The Old Testament includes stories about a prophet named Elijah. He led a wild life and got to experience some amazing God moments. If you remember, Elijah was part of a crazy contest with the prophets of Baal on Mount Carmel. (1 Kings 18) After the prophets of Baal spend the entire day begging their god for fire, the Real God shows up, sends fire from heaven, and burns up a sacrifice completely soaked in water. It was pretty spectacular.

However, not long after Elijah is in the wilderness asking God to take his life. He’s exhausted physically, emotionally, and spiritually, and he just wants to die. God sustains Elijah and eventually sends him to a cave to wait for Him. While Elijah waits in the cave a terrific wind passes by, but God is not in the wind. Next there is an earthquake, but God is not in the earthquake. Then comes a fire, but God is not in the fire. Finally Elijah hears a low whisper…and immediately he knows it is God.

I think too often we look for wind, and fire, and earthquakes as an experience of God’s Presence and we forget that He is actually the quiet whisper.

Let me remind you of some truth.

  • Didn’t God say He would never leave us? (Joshua 1:5; Hebrews 13:5-6)
  • Didn’t Jesus promise to be with us always? (Matthew  28:20)
  • Didn’t Jesus say that He would send us a Helper? (John 14:25-26; 15:26)
  • Isn’t the Holy Spirit our guarantee of salvation? (1 Corinthians 1:22)

Here is the simple truth.

If we have trusted in Jesus as our Savior, then He has given us His Spirit to dwell with us forever. It doesn’t matter if we can “feel” Him or not. He is with us. He doesn’t go away. 🙂

If the Spirit dwells within us, and He is just as much God as Jesus and the Father, then we have God with us always…in all His glory and power and majesty.

I think we often look too far away, and for too much of an experience. The Real Spirit is as close as our next breath. He is here with us, quiet, gentle, whispering to our hearts, giving us strength for the day, telling us truth, and pointing us heavenward. We might not be able to feel the Spirit in the moment, but looking back we can see His shadow and we can hear His footsteps.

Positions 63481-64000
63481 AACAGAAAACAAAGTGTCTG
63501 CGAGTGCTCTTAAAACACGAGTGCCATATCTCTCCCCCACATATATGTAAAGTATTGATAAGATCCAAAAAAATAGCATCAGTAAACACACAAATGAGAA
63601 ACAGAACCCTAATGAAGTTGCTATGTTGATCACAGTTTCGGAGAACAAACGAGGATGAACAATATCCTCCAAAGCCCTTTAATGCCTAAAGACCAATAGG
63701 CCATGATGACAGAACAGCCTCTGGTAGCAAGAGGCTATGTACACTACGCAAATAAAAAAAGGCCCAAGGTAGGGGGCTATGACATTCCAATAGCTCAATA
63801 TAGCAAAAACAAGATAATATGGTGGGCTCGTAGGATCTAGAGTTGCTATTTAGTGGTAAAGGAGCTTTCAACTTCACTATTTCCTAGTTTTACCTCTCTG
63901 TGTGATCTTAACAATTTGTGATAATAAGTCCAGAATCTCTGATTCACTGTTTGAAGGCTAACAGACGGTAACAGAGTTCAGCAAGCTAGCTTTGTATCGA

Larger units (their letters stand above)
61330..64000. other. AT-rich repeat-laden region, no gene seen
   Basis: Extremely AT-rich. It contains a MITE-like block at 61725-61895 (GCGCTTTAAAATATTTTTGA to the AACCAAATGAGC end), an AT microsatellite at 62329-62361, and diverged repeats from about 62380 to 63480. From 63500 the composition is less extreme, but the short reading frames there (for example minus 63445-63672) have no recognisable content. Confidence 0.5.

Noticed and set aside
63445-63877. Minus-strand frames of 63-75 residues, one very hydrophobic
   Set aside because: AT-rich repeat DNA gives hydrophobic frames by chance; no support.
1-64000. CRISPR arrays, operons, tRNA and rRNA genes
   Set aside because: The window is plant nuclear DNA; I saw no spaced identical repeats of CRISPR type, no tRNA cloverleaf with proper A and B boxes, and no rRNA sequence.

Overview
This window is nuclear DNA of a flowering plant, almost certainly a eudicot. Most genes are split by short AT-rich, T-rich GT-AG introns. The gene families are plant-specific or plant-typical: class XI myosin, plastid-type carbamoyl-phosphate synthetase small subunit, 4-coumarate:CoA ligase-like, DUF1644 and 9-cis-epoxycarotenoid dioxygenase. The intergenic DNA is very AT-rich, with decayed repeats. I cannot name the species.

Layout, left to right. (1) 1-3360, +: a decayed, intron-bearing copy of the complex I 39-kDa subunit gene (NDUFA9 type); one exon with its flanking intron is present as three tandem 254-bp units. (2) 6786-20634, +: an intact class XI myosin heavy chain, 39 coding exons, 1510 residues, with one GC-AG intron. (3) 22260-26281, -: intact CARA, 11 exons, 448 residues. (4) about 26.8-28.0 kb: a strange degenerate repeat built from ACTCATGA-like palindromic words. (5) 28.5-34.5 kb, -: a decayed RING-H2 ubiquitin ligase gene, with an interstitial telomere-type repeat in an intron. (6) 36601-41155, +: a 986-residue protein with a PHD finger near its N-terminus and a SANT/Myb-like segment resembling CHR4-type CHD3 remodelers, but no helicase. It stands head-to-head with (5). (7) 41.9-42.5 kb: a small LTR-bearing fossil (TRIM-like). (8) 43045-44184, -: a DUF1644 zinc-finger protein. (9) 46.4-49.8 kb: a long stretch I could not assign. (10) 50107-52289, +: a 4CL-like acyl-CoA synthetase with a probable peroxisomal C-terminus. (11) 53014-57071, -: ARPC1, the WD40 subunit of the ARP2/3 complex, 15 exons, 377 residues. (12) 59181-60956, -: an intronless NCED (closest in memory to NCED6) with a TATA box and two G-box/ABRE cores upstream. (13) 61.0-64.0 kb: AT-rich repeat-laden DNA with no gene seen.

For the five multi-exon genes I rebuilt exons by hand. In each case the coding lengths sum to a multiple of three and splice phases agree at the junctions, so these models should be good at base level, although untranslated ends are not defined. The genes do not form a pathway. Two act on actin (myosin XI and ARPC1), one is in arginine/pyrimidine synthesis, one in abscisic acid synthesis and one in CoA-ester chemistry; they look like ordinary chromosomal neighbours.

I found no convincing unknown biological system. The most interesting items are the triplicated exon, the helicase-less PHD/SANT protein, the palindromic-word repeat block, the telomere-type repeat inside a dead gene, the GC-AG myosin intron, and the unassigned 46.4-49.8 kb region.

I’m not against experiences, they just need to go in their place. When I stop to consider Jesus, and remember the Spirit, my body often has a physical response. Tears come to my eyes, or I feel tingles. But that physical response is not the Spirit…that’s just my body responding to truth. Jesus and His Spirit is just as real and just as close even if I don’t get tears or feel tingles.

One final thought. Everyone is different. We experience human relationships differently. Why shouldn’t we also experience our relationship with God differently? It’s okay if you don’t “feel” God like some people do. You are probably experiencing Him in your own way…look for that. This is about you and the Real God. He’s pursuing you in the way He knows you will respond to best. Let go of guilt and shame. It’s not from God! Let Him be who He really is and not who we think He should be.